Keywords:  Decoy receptor; Ischemic preconditioning; Neuronal apoptosis; PI3K/Akt pathway; TRAIL
    DOI:  https://doi.org/10.1007/s12035-020-01978-3
  7. FASEB J. 2020 Jun 27.
    Shao S, Zhao L, An G, Zhang L, Jing X, Luo M, Li W, Meng D, Ning Q, Zhao X, Lei J.
      The tumor microenvironment (TME) is a crucial factor in cancer progression. In breast cancer, cancer-associated fibroblasts (CAFs) and the derived stromal components have been recognized as comprising the majority of the pathological structure of the TME. In this study, we show that metformin (Met), a diabetes drug, transforms CAFs in the TME. Met disrupts tumor-stromal cross talk by preventing breast cancer cell transforming growth factor-β (TGF-β) signaling and the production of stromal-derived factor-1 (SDF-1) and interleukin-8 (IL-8) by CAFs. The suppression of bidirectional signaling between tumor cells and CAFs by Met is attributed to increased phospho-AMP kinase (p-AMPK) levels. By upregulating p-AMPK in CAFs, Met induces prolyl hydroxylases (PHDs), leading to the degradation of hypoxia-inducible factor-1α (HIF-1α) in CAFs. Moreover, interruption of HIF-1α-driven SDF-1 signaling in CAFs by Met leads to decreased breast cancer cell invasion. These findings suggest that Met may be used to target tumor-promoting signaling between CAFs and breast cancer cells in the TME.
    Keywords:  cancer-associated fibroblasts; hypoxia-inducible factor-1α; metformin; phospho-AMPK; tumor microenvironment
    DOI:  https://doi.org/10.1096/fj.202000951RR
  8. Biomaterials. 2020 Jun 12. pii: S0142-9612(20)30433-6. [Epub ahead of print]255 120187
    Chen B, Gao A, Tu B, Wang Y, Yu X, Wang Y, Xiu Y, Wang B, Wan Y, Huang Y.
      Tumor microenvironment (TME) closely affects cancer progression by promoting cancer cell survival and proliferation, drug resistance, metastasis, and immunosuppression as well. Remodeling TME is a promising therapeutic strategy for anticancer. mTOR signaling is an essential regulator for cellular metabolism and tumor-associated macrophages (TAMs) repolarization. There is an integrated crosstalk among mTOR/metabolism/immunity. Angiogenesis can also regulate metabolism and immunity. Based on these, a potential therapeutic avenue was developed by targeting mTOR and angiogenesis to remodel tumor immune microenvironment (TIME). A dual-targeting delivery liposomal system was designed with dual-modification of PD-L1 nanobody and mannose ligands for co-delivering an mTOR inhibitor (rapamycin) and an anti-angiogenic drug (regorafenib). The liposomes were able to target both TAMs and cancer cells that overexpressed PD-L1 and mannose receptors. The liposomes efficiently reduced glycolysis, repolarized TAMs, inhibited angiogenesis, reprogrammed immune cells, and consequently arrested tumor growth.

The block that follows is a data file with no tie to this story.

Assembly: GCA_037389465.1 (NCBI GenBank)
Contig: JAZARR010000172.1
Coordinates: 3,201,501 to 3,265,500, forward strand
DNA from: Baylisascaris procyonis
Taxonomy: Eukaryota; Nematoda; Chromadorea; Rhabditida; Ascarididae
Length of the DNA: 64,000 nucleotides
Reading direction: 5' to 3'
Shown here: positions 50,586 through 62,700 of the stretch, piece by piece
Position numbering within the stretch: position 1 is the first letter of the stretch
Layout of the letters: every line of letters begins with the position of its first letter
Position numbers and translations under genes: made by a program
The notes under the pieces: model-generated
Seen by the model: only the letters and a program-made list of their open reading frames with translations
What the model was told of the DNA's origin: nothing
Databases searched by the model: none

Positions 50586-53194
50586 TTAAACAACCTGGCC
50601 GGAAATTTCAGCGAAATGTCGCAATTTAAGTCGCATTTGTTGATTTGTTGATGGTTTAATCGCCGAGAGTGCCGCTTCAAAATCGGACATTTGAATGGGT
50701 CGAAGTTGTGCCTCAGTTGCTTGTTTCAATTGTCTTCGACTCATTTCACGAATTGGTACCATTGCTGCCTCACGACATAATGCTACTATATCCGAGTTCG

Keywords:  Angiogenesis; Glycolysis; Liposome; Tumor immune microenvironment; Tumor-associated macrophage; mTOR
    DOI:  https://doi.org/10.1016/j.biomaterials.2020.120187
  9. Curr Opin Pharmacol. 2020 Jun 18. pii: S1471-4892(20)30019-9. [Epub ahead of print]52 47-51
    Peppler WT, Townsend LK, Wright DC.
      Interleukin-6 (IL-6) is a pleotropic cytokine, and in this review, we highlight recent studies focusing on the role of IL-6 in health and disease. IL-6 is known as an exercise-inducible myokine, and in rodents it was identified that a lactate-dependent increase in protease activity mediates IL-6 release from skeletal muscle, which acts in both an autocrine and paracrine roles. In humans, a series of publications observed that blocking IL-6 during exercise training prevented beneficial adaptations, such as reductions in visceral and epicardial fat mass. Independent of exercise, IL-6 impacts postprandial physiology, as demonstrated by a slowing of gastric emptying rate and improving glucose homeostasis. Finally, an engineered cytokine harnessing the biology of IL-6, termed IC7Fc, was found to have beneficial impacts on numerous health outcomes. Together, these recent advances indicate that IL-6 has a multifaceted, and perhaps beneficial, role in health and disease.
    DOI:  https://doi.org/10.1016/j.coph.2020.04.010
  10. Front Cell Dev Biol. 2020 ;8 435
    Tiedemann K, Hussein O, Komarova SV.
      Metastatic bone disease is generally incurable and leads to pathological fractures, pain, hypercalcemia, spinal cord compression and decreased mobility. The skeleton is the major site of bone metastases from solid cancers, including breast and prostate carcinoma. Bone metastasis is facilitated by activation of bone-resorbing osteoclasts, terminally differentiated multinucleated cells formed by fusion from monocytic precursors. Cancer cells are known to produce specific factors that stimulate osteoclast differentiation and function. Of interest, cancer cells are also known to alter their own bioenergetics increasing the use of glycolysis for their survival and function. Such change in energy utilization by cancer cells would result in altered levels of cell-permeable metabolites, including glucose, lactate, and pyruvate. Osteoclast resorption is energy-expensive, and we have previously demonstrated that during differentiation osteoclasts actively adapt to their bioenergetics microenvironment. We hypothesize that altered bioenergetics state of cancer cells will also modify the bioenergetics substrate availability for the tissue-resident bone cells, potentially creating a favorable milieu for pathological osteolysis. The goals of this review are to analyze how metastasizing cancer cells change the availability of energy substrates in bone microenvironment; and to assess how the altered bioenergetics may affect osteoclast differentiation and activity.
    Keywords:  bioenergetics; bone microenvironment; cancer; metabolic sensors; metabolism; osteoclast; osteolysis
    DOI:  https://doi.org/10.3389/fcell.2020.00435